To the folks at Ruby Tuesday,

    We understand that people may confuse you with Applebees. We understand that you do not want to be viewed as "fast food", but rather "Simple Fresh American Dining."

    We also understand that, to the extent you can change these market perceptions, you can up your price to $10 for a burger and $15 for a steak.

    We aren't dummies, so please do not insult our intelligence or attempt to brainwash us with far-reaching marketing copy.

    ...And please do find a thesaurus!


    Love,
    LivePath

The truth is this: No matter how much we spend on getting our copy nailed (and a lot of Ruby's copy is written quite well), it's still the window dressing of the experience. When we go too far with copy and over bill the brand, we find ourselves teetering on the edge of ridiculous!

Selecting words is important. Personally, when I think of the word "handcrafted", I think of my brother-in-law, who is a carpenter and a true craftsman. I think of my husband, who builds truly hand-constructed engines that go very, very fast. I also think of Etsy, a site that sells handmade items that are truly unique and special.

When I think of handcrafted, I also think of one of my small, local clients, Rug & Relic (link forthcoming, site in development). This client is a combination of an art gallery, a showroom for totally exquisite rugs a hand an import house for fascinating Turkish antiques.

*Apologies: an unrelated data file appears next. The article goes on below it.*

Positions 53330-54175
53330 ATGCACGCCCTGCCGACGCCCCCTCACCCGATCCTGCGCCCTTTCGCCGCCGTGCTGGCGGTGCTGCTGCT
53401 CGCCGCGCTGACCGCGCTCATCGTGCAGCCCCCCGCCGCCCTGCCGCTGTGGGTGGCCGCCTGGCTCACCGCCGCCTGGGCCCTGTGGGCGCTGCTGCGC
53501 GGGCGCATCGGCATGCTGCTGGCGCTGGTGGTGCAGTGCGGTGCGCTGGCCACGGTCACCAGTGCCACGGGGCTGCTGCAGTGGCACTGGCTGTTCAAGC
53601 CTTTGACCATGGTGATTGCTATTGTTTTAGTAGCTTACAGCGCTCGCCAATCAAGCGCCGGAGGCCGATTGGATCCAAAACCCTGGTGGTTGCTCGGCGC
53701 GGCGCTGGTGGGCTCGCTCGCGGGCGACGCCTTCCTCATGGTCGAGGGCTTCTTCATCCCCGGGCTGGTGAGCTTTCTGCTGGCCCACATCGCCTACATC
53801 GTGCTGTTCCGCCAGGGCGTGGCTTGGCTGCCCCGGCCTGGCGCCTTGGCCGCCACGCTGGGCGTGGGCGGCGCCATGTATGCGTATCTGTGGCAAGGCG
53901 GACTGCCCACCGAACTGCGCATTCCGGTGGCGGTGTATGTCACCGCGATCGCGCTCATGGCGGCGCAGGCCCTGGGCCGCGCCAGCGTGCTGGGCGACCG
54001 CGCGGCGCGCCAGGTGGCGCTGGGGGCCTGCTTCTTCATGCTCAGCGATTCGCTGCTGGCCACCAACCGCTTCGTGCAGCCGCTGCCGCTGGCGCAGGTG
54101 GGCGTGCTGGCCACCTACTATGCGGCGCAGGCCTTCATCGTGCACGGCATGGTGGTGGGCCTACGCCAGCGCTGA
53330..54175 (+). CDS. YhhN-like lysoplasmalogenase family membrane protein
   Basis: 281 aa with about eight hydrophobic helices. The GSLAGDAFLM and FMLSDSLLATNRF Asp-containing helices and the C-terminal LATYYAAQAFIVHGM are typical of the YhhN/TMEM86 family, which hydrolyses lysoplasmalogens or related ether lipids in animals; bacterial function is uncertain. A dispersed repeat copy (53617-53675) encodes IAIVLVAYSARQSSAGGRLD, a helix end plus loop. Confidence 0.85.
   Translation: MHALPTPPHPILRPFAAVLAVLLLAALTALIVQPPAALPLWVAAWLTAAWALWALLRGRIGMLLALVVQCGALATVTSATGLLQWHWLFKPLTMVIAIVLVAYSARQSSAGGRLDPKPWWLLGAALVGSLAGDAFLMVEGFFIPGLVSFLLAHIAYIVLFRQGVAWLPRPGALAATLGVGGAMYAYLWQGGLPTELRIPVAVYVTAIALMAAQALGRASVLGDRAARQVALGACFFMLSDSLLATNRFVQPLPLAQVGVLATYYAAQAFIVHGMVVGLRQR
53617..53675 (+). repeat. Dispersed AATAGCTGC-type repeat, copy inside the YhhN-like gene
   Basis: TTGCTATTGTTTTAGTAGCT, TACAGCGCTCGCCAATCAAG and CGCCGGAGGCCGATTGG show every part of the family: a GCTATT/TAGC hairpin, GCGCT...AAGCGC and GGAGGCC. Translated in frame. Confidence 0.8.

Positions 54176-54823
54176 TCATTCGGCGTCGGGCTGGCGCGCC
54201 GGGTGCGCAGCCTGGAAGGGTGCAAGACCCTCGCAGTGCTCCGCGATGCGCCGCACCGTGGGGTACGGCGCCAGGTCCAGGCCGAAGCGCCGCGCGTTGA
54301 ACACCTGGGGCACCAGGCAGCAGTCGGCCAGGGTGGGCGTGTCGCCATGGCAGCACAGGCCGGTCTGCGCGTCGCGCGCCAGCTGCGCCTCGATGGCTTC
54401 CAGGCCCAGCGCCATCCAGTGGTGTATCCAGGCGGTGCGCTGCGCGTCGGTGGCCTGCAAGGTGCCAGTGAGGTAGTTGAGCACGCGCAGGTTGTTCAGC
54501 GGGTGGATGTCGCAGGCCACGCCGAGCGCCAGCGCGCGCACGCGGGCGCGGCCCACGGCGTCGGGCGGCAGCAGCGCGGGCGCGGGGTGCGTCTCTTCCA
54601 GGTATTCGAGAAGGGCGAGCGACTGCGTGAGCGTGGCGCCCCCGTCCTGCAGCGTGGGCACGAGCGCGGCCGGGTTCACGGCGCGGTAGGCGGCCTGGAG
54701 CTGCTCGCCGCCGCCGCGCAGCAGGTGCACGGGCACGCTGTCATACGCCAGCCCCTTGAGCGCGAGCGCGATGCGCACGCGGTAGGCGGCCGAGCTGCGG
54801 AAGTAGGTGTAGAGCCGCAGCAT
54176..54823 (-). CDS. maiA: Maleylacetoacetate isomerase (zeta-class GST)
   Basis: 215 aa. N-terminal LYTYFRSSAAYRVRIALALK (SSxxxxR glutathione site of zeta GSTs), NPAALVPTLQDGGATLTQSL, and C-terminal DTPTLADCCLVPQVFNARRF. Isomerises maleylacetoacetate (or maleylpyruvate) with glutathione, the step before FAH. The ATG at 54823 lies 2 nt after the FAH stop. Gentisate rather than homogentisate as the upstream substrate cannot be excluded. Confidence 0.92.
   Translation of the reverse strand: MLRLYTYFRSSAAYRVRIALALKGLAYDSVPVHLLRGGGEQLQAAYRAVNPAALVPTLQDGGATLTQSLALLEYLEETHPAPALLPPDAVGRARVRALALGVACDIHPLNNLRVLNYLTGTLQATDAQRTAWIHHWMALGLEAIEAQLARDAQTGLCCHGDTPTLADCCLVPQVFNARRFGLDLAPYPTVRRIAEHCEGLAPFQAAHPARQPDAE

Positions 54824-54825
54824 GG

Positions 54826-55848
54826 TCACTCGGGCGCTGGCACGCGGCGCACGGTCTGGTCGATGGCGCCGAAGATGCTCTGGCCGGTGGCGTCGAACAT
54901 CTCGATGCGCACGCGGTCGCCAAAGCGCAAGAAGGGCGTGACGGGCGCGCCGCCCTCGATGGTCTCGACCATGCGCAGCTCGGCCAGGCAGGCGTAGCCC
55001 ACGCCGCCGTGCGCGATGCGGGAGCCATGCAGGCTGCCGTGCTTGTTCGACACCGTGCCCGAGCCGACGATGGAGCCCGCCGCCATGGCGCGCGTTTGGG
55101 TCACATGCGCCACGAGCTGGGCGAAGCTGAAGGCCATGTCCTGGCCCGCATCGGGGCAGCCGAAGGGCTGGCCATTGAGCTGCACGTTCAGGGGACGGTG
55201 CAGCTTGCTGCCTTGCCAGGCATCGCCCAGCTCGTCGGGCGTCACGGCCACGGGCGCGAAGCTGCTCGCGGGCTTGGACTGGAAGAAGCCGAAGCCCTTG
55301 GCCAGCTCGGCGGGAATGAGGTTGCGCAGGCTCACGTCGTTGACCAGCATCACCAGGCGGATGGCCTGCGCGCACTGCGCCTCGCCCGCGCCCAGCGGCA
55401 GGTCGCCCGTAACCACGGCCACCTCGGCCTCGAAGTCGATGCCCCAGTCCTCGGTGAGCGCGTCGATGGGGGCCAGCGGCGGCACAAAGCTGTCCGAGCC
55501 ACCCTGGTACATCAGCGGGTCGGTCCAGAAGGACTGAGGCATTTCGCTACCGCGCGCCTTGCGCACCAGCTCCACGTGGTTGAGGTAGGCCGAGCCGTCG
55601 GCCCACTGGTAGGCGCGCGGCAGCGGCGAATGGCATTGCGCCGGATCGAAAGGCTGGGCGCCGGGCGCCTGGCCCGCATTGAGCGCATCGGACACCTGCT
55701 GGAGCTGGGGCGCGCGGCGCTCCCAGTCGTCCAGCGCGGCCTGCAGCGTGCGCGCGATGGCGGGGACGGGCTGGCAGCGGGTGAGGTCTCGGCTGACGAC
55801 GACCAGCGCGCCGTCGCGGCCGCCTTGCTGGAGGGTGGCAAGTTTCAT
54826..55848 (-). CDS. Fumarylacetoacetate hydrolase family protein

Everything they sell is totally unique...from handmade bird houses that were used to keep Partridges, to huge hand-carved wooden yogurt churns, designed to swing from trees. I love listening to the owners tell the unique story of each individual piece. They've got gigantic, hand-thrown ceramic vases that are hundreds of years old, sitting upon hand-wrought iron stands, and hand-hammered antique copper cauldrons big enough to bathe in. From the art to the custom-made lighting....everything they sell is truly hand-constructed. Because most of it is recycled, it's also green. The place is just cool!

With Rug & Relic, the product, the interface, the customer interaction drive the experience. They never over bill themselves ... they are driven by word-of-mouth, and they don't mind being an exclusive, best-kept secret. Their customers are their greatest evangelists.